Cultural attractions, good study environments and suitable accommodation were among factors vital in making smaller towns attractive to students, DSF deputy chair for political issues Mick Scholtka said.

Forcing degrees out of cities could damage the quality of education and research, Scholtka also argued.

“Moving would put a distance between research and students and some researchers would not move with them, which would be a loss of knowledge,” he said.

The Social Liberal party, one of the smaller left wing parties which helps the minority government to pass much of its legislation, earlier expressed opposition to the plan.

“I think it’s deeply concerning that just after we have revoked [a legal limitation on taking a second degree or similar qualification, uddannelsesloft in Danish, ed.], the government is about to put up another barrier to young people’s education opportunities,” said the party’s education spokesperson Katrine Robsøe.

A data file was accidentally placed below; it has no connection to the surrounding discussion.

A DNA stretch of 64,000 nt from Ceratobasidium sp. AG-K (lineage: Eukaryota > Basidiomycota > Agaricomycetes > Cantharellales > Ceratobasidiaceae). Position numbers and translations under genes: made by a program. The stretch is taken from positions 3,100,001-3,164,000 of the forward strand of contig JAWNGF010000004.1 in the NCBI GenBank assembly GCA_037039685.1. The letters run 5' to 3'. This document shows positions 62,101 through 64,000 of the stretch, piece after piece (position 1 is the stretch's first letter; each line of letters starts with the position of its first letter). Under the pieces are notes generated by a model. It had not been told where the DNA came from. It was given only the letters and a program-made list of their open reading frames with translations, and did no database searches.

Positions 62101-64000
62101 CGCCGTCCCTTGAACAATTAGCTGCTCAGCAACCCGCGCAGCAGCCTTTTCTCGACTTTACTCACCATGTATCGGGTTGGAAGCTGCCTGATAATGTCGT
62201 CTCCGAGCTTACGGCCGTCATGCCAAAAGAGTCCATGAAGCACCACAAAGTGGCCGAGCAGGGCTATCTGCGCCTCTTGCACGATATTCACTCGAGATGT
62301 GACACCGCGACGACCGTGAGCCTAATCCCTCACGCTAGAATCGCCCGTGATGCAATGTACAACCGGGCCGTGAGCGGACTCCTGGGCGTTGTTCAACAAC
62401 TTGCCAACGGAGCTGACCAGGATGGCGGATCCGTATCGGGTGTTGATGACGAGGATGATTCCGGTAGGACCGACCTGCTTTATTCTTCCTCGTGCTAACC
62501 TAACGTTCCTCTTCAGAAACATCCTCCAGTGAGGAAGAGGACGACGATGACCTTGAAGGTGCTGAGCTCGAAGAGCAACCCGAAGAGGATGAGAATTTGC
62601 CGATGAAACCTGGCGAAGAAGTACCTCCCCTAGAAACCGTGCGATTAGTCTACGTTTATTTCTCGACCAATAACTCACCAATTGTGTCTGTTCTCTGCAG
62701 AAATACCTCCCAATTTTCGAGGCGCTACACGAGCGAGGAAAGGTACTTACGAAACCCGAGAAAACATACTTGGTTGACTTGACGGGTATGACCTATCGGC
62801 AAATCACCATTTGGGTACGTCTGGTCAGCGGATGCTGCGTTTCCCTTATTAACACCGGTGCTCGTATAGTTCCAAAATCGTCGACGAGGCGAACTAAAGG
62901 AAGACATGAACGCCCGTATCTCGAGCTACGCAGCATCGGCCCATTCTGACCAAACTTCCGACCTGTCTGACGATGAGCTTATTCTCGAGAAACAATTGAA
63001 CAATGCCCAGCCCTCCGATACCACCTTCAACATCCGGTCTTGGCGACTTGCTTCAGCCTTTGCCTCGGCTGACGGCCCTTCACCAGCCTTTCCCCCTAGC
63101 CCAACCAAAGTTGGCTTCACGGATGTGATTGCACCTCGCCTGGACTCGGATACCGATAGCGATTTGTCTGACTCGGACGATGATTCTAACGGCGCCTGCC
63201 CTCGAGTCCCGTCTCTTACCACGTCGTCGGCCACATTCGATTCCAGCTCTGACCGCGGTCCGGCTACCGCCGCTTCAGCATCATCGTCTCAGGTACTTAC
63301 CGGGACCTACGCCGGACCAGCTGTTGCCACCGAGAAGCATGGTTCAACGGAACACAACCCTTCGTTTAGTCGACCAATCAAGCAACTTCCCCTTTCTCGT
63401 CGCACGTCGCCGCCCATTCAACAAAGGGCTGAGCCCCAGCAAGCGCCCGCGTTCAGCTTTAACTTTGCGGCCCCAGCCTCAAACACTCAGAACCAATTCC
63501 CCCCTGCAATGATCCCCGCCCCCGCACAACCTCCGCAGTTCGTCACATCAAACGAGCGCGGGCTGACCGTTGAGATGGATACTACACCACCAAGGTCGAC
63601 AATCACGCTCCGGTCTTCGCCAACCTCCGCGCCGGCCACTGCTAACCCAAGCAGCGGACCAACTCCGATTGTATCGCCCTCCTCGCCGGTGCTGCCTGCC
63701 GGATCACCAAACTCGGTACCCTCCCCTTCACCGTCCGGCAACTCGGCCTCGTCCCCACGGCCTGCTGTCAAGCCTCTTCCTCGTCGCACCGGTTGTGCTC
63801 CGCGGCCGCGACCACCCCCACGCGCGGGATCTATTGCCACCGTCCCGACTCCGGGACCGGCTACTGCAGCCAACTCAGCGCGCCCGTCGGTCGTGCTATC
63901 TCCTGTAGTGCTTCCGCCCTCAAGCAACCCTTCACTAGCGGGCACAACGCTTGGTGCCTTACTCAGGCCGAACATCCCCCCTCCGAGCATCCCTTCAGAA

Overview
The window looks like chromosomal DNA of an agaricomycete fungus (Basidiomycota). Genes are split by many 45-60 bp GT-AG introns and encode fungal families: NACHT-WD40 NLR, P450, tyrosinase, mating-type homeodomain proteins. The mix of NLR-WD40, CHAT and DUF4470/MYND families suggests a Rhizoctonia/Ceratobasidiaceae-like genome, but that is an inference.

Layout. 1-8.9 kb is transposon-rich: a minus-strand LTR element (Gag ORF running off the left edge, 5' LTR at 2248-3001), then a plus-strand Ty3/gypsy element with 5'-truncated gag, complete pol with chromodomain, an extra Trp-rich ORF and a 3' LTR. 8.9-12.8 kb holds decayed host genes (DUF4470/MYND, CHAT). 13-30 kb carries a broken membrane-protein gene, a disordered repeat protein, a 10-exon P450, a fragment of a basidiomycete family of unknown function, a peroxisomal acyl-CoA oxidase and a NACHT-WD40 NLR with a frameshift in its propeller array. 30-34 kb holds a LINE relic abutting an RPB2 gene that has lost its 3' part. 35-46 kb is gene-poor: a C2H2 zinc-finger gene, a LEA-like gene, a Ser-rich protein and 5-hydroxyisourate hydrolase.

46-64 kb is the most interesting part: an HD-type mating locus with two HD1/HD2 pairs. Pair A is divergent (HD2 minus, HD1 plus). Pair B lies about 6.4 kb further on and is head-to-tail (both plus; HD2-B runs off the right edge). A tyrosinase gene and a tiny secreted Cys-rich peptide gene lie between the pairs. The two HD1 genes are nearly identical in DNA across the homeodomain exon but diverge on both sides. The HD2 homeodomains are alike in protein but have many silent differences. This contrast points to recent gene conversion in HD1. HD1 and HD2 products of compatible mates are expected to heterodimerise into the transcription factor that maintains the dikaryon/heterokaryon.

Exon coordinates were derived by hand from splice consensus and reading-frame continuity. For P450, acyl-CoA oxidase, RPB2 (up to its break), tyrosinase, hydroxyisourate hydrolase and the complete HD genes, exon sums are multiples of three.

Robsøe’s comments were given to Ritzau based on media reports of the proposal prior to its official announcement on Thursday.

“Cutting places at universities in the four largest cities would deny a lot of young people the opportunity to study what they dream of studying, where they dream of studying it,” Robsøe said.

The Social Liberal party said it does support the other part of the plan, which would see 25 new courses available in provincial towns.

“We would very much like to look at introducing strong education options in more parts of Denmark because we know we need a lot of talented people, especially in the welfare sector, Robsøe said.

The Social Liberal spokesperson added that the introduction of new courses in smaller towns did not have to necessitate a cut at universities.

READ ALSO: Denmark overspends own limit on SU grant for international students

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English-language programmes at Danish universities face cuts

Denmark's government has agreed on a plan to significantly reduce the number of courses offered in English in the country's universities.

English-language programmes at Danish universities face cuts